Journal of Ornithology

, Volume 150, Issue 1, pp 205–220 | Cite as

The Taiwan Firecrest (Regulus goodfellowi) belongs to the Goldcrest assemblage (Regulus regulus s. l.): evidence from mitochondrial DNA and the territorial song of the Regulidae

  • Martin Päckert
  • Jochen Martens
  • Lucia Liu Severinghaus
Original Article


We evaluated the phylogenetic relationships of the Taiwan Firecrest or Flamecrest, Regulus goodfellowi, on the basis of two mitochondrial markers (cytochrome b, 16S rRNA) and territorial song. Genetic samples from eighteen subspecies of all currently accepted crest and kinglet species were available for comparison. In all molecular tree reconstructions it was clearly apparent the Taiwan endemic species was the sister species of all the palearctic Goldcrests (Regulus regulus) from Bayesian inference of phylogeny, although with weak bootstrap support and conflicting position in the ML and NJ trees. Genetic distances based on cyt-b sequences between R. goodfellowi and subspecies of R. regulus ranged between 6.1 and 8.2%. Two separate divergence time estimates dated the colonization of Taiwan to the mid to late Pliocene from 5–2 Mya. The high-pitched territorial songs of R. goodfellowi strongly resemble those of Sino-Himalayan Goldcrests (ssp. himalayensis, sikkimensis, and yunnanensis), but the terminal flourish typical of Goldcrests is invariable and only rarely included in songs of R. goodfellowi. Discriminant analysis of spectral and temporal characteristics separated the songs of the Southeast Asian populations from those of two other large clusters, the Canarian and Northwest Palearctic. Songs of R. goodfellowi were 100% correctly assigned and well distinguishable from Sino–Himalayan songs. Cluster analysis of Regulus songs strongly corroborated the sister group relationship of R. goodfellowi and R. regulus as reconstructed from concatenated mitochondrial sequence data. All results from molecular and acoustic analysis justify the species rank of the Taiwan endemic species and suggest that it is only distantly related to the firecrest clade (R. ignicapillus, R. madeirensis).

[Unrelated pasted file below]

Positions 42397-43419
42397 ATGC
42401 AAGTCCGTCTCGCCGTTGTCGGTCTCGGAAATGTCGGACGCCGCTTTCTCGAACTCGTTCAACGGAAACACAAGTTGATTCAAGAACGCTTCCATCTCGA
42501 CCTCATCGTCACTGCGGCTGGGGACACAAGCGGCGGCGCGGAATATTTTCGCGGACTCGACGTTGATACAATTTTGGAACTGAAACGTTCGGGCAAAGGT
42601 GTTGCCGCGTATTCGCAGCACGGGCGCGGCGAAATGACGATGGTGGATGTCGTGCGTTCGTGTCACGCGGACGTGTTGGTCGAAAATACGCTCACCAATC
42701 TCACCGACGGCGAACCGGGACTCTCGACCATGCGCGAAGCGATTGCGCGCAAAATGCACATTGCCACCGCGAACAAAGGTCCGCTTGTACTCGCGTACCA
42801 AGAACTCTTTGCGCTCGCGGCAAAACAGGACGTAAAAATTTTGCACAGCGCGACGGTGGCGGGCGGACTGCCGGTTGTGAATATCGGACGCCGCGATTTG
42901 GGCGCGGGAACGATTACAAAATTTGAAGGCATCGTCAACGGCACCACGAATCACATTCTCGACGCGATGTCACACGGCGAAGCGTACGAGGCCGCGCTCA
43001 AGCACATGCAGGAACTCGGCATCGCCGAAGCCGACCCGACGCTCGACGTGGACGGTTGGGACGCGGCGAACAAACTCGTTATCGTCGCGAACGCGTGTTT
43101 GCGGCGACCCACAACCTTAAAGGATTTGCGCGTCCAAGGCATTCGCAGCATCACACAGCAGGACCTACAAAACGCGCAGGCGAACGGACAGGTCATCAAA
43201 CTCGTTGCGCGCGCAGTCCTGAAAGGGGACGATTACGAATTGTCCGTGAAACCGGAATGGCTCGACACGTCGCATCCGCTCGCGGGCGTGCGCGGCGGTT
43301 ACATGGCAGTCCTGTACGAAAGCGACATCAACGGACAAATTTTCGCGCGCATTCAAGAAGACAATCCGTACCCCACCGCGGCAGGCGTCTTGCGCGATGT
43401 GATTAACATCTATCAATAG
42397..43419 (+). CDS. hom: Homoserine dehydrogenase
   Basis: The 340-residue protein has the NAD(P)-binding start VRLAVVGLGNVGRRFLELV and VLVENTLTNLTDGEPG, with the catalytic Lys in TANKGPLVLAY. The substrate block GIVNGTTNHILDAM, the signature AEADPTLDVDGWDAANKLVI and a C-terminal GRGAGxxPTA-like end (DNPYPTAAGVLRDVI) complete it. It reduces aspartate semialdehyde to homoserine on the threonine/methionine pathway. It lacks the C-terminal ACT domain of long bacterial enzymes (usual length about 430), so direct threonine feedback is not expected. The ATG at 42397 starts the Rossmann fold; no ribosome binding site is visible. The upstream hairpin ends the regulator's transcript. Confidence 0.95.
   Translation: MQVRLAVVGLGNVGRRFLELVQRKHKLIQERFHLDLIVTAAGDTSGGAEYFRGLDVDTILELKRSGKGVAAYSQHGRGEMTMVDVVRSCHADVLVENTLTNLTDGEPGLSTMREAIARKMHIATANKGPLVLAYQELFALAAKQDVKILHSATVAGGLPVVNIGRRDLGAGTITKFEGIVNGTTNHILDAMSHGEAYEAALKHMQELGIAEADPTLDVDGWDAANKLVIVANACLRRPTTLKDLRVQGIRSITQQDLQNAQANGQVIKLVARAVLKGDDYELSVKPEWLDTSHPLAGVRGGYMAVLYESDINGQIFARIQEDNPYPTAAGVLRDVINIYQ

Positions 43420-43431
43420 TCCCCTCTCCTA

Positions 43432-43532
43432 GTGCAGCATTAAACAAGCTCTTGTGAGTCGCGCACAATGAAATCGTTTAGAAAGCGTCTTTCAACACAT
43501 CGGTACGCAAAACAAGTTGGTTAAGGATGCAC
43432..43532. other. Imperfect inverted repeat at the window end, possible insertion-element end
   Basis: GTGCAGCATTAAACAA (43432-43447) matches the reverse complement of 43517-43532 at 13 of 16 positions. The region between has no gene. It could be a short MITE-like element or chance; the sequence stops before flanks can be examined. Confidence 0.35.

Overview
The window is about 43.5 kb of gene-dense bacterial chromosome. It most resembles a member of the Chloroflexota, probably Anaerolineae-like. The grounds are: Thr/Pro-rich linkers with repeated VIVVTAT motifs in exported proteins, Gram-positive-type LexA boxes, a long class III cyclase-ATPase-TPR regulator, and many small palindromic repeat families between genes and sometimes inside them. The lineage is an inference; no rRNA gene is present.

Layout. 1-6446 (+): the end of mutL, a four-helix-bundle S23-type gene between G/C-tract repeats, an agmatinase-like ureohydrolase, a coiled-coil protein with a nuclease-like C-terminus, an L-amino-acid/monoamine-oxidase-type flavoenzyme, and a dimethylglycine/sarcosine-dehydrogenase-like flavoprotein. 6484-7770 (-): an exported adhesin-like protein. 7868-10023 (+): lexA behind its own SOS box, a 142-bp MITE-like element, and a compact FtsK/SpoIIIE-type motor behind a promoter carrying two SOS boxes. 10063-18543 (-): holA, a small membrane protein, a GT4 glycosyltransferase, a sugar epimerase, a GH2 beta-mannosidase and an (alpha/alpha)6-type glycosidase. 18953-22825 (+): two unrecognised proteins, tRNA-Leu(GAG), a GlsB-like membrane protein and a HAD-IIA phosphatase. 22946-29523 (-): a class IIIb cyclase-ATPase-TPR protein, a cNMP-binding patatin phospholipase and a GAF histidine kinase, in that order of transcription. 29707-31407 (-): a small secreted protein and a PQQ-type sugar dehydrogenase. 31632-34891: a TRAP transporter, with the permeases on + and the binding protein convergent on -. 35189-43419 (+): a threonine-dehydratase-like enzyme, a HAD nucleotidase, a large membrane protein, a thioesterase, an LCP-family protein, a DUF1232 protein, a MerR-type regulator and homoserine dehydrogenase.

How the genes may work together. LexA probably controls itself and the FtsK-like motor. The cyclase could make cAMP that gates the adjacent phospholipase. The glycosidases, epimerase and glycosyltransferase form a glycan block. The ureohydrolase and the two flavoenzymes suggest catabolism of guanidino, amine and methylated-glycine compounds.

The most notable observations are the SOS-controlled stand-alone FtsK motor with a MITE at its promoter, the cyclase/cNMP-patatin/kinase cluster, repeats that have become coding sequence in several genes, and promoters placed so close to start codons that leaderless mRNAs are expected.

Taiwan Endemic Regulus Molecular phylogeny Bioacoustics 



This study is part of a research project on the “Radiation and phylogeography of the endemic avifauna of Taiwan” that was substantially funded by Deutsche Ornithologen-Gesellschaft (DO-G) and Gesellschaft für Tropenornithologie (GTO). We are grateful to both institutions which facilitated travelling and laboratory work for the Taiwan Firecrest project. Further funding was granted by the Feldbausch-Stiftung and Wagner-Stiftung, both at Fachbereich Biologie of Johannes Gutenberg-Universität Mainz. The National Museum of Natural Science Taichung, Taiwan kindly provided tissue samples of Regulus goodfellowi for the genetic analyses, and further samples of North American kinglets were kindly provided by the Burke Museum of Natural History and Culture Washington, USA. Bin Yen Hsu, Jerome Chien, and Wen Yin Hu kindly helped with the logistics and organisation of field work at Shitou, Alishan, and Anmashan, and Yu-Hsun Hsu assisted during laboratory work on Taiwan. We would also like to thank Professor Tzung-Su Ding and Simon Liao for the kind organisation of guided tours on Alishan and Shitou National Forest Recreation Area. Felix Manuel Medina from la Unidad de Medio Ambiente, La Palma, Aurelio Martin from la Universidad de La Laguna, Tenerife, and José Rodriguez Dominguez from El Largatorio, El Hierro, helped with the organization of sampling permissions on the Canary Islands. P.H. Becker kindly provided further song recordings from two populations in N. Spain.


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Copyright information

© Dt. Ornithologen-Gesellschaft e.V. 2008

Authors and Affiliations

  • Martin Päckert
    • 1
  • Jochen Martens
    • 2
  • Lucia Liu Severinghaus
    • 3
  1. 1.Staatliche Naturhistorische SammlungenMuseum für TierkundeDresdenGermany
  2. 2.Institut für ZoologieMainzGermany
  3. 3.Research Center for BiodiversityAcademia SinicaTaipeiTaiwan

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